Weighted vest

21 to 33 of 33 messages
08/01/2013 at 16:41

If shedding weight is good for running because it reduces impact on your joints, let's you move easier, lighter, with better form and probably further and faster -generally a more enjoyable and higher quality experience -why would you want to reverse that by adding weight?

08/01/2013 at 17:00

William Sichel was his name..

08/01/2013 at 17:09

William is a very impressive ultra runner. Won races up to 1000 miles, can't even envisage that sort of thing! I know he does a lot of training using a weighted vest but haven't heard of anyone else doing it.

09/01/2013 at 16:02
PhilPub wrote (see)

I'm looking forward to the study where they test the effects of wearing weighted shorts on Uranus.

Thats genuis!!!

21/01/2013 at 13:11
RICHARD WOODWARD 2 wrote (see)
I've recently starting using a 10kg vest. I run with a friend and I have the drop on him and i had forgot what is was like to work hard. With the vest I can ran at same pace but with 10 beats average higher heart rate.
So I'm happy with a hard work out and feel I'm making the most of my time.

Interesting, I've just started doing this with the other half for the same reason on our long runs as I wasn't getting the training effect I would do going at my own pace. Early indications are that it may work as I was noticably more leg tired than usual after. Only added 2kg so far.

14/08/2014 at 21:34
11/05/2015 at 22:08

All I know if I just did a modest 5 mile with a 10kg vest (I am 85kg) and that run has had a profound impact on me.  That was far more effort.  Makes sense for me in that I am a rower not a runner so want to preserve leg strength, I don't care about the speed I run plus for practical reasons I run with the family dog and since he is slightly slower than me this means I get more out of a session.  Apologies to the purists.

05/12/2015 at 20:09

A very sensible idea to try weighted vests during training to trick the body into increasing leg strength and therefore stride length. ...I am going to try it too.  They say that when you remove the weighted vest and enter a race you feel like a young gazelle!  The amount of weight does not need to be large..maybe 10-15 pounds is more than enough for runners.  After all, someone a stone(14lb) overweight would not be advised against running to lose weight...so why should it be dangerous or silly for lighter runners used to running, to carry an extra stone in training to heighten training effect?  The same vests are also used by body toners or body builders often with a lot higher weights up to 60-70 pounds. That is more for gym workouts and weight lifters than running. 

All the people who go to high altitude training are doing exactly the same sort of thing...tricking or adapting the body to less oxygen while training and then coming back with big aerobic gains.  It obviously works, or sponsors would not be spending millions of pounds sending runners to Africa for weeks and months of training at high altitude. The jokers on here sound so ignorant casting rude comments about something that can obviously work very well if done correctly.  The idea for runners is not to gain body bulk but to develop more strength in the leg muscles that propel you forwards.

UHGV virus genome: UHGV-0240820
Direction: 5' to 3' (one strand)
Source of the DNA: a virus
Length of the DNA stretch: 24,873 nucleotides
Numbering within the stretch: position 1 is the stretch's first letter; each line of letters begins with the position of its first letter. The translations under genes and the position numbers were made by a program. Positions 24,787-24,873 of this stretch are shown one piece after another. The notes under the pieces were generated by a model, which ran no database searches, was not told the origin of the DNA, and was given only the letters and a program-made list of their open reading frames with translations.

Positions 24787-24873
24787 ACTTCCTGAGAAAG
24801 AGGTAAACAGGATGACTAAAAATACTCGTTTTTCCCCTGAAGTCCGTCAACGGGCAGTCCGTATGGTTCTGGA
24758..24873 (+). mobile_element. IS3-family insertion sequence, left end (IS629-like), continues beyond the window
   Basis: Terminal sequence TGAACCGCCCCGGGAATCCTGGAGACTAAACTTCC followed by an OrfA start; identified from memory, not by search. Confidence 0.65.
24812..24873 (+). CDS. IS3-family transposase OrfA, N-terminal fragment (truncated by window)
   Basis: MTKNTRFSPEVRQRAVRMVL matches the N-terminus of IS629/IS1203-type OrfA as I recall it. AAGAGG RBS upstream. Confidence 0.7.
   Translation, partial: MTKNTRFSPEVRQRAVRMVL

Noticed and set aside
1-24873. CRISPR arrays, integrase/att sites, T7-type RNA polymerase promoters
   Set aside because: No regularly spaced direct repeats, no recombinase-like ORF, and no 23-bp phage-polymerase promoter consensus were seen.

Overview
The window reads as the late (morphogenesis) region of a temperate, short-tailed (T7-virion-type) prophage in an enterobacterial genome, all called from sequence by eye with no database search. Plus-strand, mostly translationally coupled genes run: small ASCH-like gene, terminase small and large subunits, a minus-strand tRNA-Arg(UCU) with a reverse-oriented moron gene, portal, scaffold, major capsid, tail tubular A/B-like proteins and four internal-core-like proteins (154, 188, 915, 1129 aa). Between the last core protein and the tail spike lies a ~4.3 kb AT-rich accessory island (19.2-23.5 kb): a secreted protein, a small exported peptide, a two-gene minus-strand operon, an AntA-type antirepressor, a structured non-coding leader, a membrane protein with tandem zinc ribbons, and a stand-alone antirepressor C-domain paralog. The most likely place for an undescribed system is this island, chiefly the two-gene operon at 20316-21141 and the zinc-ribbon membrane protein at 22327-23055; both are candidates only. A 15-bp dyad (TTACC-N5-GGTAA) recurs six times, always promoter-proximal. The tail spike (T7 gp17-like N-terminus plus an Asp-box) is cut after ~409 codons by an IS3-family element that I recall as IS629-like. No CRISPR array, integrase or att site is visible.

06/12/2015 at 04:27

Usain Bolt and the elite sprinters of this world do plenty of strength training to build up their strength for explosive acceleration over shorter distances.

Strength training  helps improve core strength and bone density and become less prone to injury.

 

cougie    pirate
06/12/2015 at 21:23
Chris you're overlooking the extra risk of injury from the extra weight.

I run with a backpack to work - only as it's the easiest way to get kit in. I've not noticed any benefits. And also - successful runners are probably doing 50 miles per week minimum. If they added weights to themselves can you imagine the extra stress they'd have.

I've also seen people in the gym training with masks to work their lungs harder. It's all flim flam. Just run. Cheap and easy.
07/12/2015 at 01:46

Hi Cougie,

The idea is to start very slowly to increase weight by only a pound or two of body weight and to increase weight in stages up to a maximum of 10% body weight gradually, but only when you have trained to equal the pace you were running initially. You only increase weight when comfortable to do so.  That's not a vast weight. Successful UK ultra runner William Sichel has been using this technique for 30 odd years to great benefit. It specifically works muscles harder in the legs that increase push off power. I'll report at a later date whether it helped me or not! See: http://www.williamsichel.co.uk/ultra-resources/training-weight-vest/

 

07/12/2015 at 12:13

It seems like quite a bad idea, not just increasing the shock from ground contact, but the unnecessary spine compression coupled with repeated shocks.There are other forms of training which can increase strength in a targeted way which may be more useful, for those who want that.

The "well, X does it" argument isn't really terribly helpful, outliers do all sorts of strange things, that doesn't make a course of action rational over a wider population.

Edited: 07/12/2015 at 12:13
cougie    pirate
07/12/2015 at 12:22
As Kattefjaes says - there will be thousands of successful Ultra Runners who don't use weighted vests...

We'd love you to add a comment! Please login or take half a minute to register as a free member
21 to 33 of 33 messages
Previously bookmarked threads are now visible in "Followed Threads". You can also manage notifications on these threads from the "Forum Settings" section of your profile settings page to prevent being sent an email when a reply is made.
Forum Jump  

RW Forums